The New South Wales health minister, Brad Hazzard, has rounded on interstate leaders for a lack of support, after recording a new daily record of 163 coronavirus cases.
The state’s health authorities say the increase in case numbers – from a record 93,000 tests – is largely due to transmission among families. In one instance, 18 cases are linked to a single family gathering and authorities have now noticeably strengthened language to further discourage mixing between households. Hazzard said case numbers were particularly worrying in south-west and western Sydney.
Hazzard – speaking at a press conference held without NSW premier Gladys Berekjiklian – appeared to take a veiled swipe at the Victorian premier, Daniel Andrews, who on Friday called for a “ring of steel” to be placed around Sydney to limit broader transmission.
It is understood that at Friday’s national cabinet meeting, Berejiklian unsuccessfully asked other state leaders to donate additional Pfizer vaccine doses.
Hazzard said: “[The New South Wales chief health officer, Dr Kerry] Chant gave the crisis cabinet very strong advice that she considered what we were going through here in New South Wales is a national emergency. By that, what she was really saying was we need the help that other states and territories could possibly give us.
“I want to remind those other states and territories that, last time I looked, we were a Commonwealth – we worked together, and it disturbs me [that] all we’ve ever done to work together has just seemingly been cast aside.”
Hazzard compared the Covid outbreak to the 2019-20 bushfire emergency and said NSW had sent emergency and health workers to Victoria to assist.
“They really did feel that they had risked their lives in going down there, but that was what they were prepared to do to support our friends in Victoria, our fellow Australians in Victoria.
“I just want to emphasise that, from my point of view, it is with disappointment that I heard some of the responses from leaders from other states. I can’t quite see the difference between beating back fires and beating back and addressing the problems of floods, and beating back this Covid virus that could actually, if it gets worse here in NSW, could actually create massive problems for the whole country.”
Hazzard said NSW needed additional Pfizer vaccine doses and called on other state leaders to reflect on that “they don’t have such a great need at the present time”.
He said he was unaware of reports on Saturday that the federal government would divert emergency stockpile vaccines to Greater Sydney.
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“I’ve seen nothing in writing, if that has happened,” Hazzard said. “If we can do the same and get vaccine from some other source, we would, but unfortunately the world is not that simple.
“I have no idea how much, if any, are in our national stockpile. I simply don’t know that. I would like to know.
“We have a very young population in south-west and western Sydney and, based on the advice that the federal government have given, after they took advice from their medical experts, there are many people in those areas at this stage that are really in need of Pfizer. We need them to have the Pfizer. I would ask again for that to be considered.”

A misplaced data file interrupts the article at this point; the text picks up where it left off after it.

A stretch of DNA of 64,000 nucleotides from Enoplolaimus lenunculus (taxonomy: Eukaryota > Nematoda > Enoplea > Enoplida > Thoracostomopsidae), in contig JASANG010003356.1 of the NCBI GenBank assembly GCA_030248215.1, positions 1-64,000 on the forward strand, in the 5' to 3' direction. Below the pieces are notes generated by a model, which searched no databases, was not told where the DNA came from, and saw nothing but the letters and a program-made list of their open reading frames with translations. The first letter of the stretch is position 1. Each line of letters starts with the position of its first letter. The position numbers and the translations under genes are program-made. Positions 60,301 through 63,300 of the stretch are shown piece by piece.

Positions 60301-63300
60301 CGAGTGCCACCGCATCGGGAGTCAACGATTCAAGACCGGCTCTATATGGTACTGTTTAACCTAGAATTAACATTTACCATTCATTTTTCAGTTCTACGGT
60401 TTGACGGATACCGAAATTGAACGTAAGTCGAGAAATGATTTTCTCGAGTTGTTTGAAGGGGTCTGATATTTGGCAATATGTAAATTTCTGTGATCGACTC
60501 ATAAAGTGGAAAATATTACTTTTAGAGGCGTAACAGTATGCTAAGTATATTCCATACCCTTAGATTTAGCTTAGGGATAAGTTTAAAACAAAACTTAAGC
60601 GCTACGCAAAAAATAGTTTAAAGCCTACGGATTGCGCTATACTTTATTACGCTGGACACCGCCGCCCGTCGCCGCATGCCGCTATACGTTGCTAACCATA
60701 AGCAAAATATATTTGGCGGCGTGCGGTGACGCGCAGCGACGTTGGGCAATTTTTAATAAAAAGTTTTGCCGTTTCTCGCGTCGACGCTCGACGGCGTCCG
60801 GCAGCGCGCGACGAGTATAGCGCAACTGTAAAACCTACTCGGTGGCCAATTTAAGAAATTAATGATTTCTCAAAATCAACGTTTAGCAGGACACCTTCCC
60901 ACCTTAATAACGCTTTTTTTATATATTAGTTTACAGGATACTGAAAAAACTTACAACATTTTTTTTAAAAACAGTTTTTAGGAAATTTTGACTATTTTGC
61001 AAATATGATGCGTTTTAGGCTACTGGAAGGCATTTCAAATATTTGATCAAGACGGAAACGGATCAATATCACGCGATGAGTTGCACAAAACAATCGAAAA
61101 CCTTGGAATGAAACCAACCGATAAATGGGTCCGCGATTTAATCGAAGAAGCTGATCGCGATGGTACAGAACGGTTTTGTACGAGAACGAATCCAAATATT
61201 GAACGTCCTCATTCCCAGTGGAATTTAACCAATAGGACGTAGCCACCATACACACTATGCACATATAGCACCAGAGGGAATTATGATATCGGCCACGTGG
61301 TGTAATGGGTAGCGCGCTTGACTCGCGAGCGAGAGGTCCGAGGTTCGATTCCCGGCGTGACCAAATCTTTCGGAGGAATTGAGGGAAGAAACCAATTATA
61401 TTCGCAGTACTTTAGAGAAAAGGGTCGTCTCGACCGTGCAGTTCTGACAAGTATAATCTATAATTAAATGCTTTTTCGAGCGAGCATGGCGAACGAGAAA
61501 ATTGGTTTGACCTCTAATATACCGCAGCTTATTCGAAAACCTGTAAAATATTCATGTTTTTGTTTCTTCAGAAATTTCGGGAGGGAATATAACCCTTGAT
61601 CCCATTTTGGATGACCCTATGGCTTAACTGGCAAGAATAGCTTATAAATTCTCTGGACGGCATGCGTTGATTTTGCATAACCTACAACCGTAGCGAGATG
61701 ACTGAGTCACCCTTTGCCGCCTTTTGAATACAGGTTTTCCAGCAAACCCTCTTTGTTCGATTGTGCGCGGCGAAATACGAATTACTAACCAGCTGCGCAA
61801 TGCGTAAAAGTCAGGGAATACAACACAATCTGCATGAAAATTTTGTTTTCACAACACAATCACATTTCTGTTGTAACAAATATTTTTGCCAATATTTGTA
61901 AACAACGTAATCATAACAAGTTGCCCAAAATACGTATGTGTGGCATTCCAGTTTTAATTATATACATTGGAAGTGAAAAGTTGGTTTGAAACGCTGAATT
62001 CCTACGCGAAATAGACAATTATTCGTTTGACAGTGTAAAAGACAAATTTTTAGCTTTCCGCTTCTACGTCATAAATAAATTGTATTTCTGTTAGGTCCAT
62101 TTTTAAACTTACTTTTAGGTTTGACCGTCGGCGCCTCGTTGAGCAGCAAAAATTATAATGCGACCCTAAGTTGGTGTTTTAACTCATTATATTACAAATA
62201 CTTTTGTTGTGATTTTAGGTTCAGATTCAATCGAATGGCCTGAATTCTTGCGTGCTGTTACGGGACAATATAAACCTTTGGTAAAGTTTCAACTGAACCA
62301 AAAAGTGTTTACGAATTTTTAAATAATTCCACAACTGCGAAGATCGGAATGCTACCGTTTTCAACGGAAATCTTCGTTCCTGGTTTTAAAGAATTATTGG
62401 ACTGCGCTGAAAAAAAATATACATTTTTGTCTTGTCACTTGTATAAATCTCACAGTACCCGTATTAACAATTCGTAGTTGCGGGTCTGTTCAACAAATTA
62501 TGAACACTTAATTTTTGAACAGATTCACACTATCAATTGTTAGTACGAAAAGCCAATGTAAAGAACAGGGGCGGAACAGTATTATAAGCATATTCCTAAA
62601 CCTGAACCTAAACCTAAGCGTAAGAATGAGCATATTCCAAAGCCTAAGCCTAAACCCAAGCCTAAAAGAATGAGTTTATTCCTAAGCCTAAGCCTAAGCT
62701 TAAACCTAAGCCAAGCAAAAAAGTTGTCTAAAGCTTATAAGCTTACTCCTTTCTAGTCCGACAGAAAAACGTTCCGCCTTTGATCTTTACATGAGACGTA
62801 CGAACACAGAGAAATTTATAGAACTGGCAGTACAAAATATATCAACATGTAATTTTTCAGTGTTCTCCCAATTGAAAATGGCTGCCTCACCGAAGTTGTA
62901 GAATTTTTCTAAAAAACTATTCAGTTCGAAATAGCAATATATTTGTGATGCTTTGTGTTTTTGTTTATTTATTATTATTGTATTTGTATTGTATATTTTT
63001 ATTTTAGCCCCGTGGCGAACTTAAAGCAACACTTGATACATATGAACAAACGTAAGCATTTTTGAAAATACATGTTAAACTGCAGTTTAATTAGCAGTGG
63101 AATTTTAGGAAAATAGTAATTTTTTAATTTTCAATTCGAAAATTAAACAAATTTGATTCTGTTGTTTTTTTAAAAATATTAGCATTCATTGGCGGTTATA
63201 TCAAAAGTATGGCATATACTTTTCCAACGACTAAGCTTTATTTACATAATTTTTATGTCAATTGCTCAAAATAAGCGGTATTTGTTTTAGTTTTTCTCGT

There are 139 people with Covid admitted to hospital in NSW, with 37 in intensive care and 17 who require ventilation. Of those in hospital, 55 are aged under 55 and 38 under 35.
Hazzard said the large number of tests was pleasing, but that the record case numbers was “not so good news”.
“What we see is transmission particularly as a result of family members getting together when they just should not be getting together.”
The state government has placed further restrictions on the movement of workers outside the Cumberland and Blacktown local government areas.
The NSW deputy chief health officer, Dr Jeremy McAnulty, said 18 cases appeared linked to a a family event in Pendle Hill.
“It is an example of how families coming together, even in tragic times, can actually, when you are naturally grieving, can be a risk where Covid can easily take hold and spread among family members and then out to other households and further afield,” he said. “We are working very closely with the community and community leaders to try to make sure that all of those family members are tested and isolated.”
Hazzard said that “in the absence of the vaccine” restricting mixing between households was the only thing that would halt the spread of the virus.
“We are a very multicultural society in south-west and western Sydney and it is one of the joys of this nation that we are a proud multicultural nation, but sometimes people who have come from overseas perhaps have suffered at the hands of other governments and perhaps getting the messages through is challenging.
“So, we need to find ways to keep working at that and get the messages through. That is certainly what our government has been talking to a lot of the community leaders about. So my focus is not on increased penalties, it is about just making sure that people understand that the most dangerous thing you can do in a pandemic is to be near another human being.
“Now, we all need to do that. That is an essential human need. But we also have to recognise that this virus can only get from one person to another when we’re relatively close to each other.”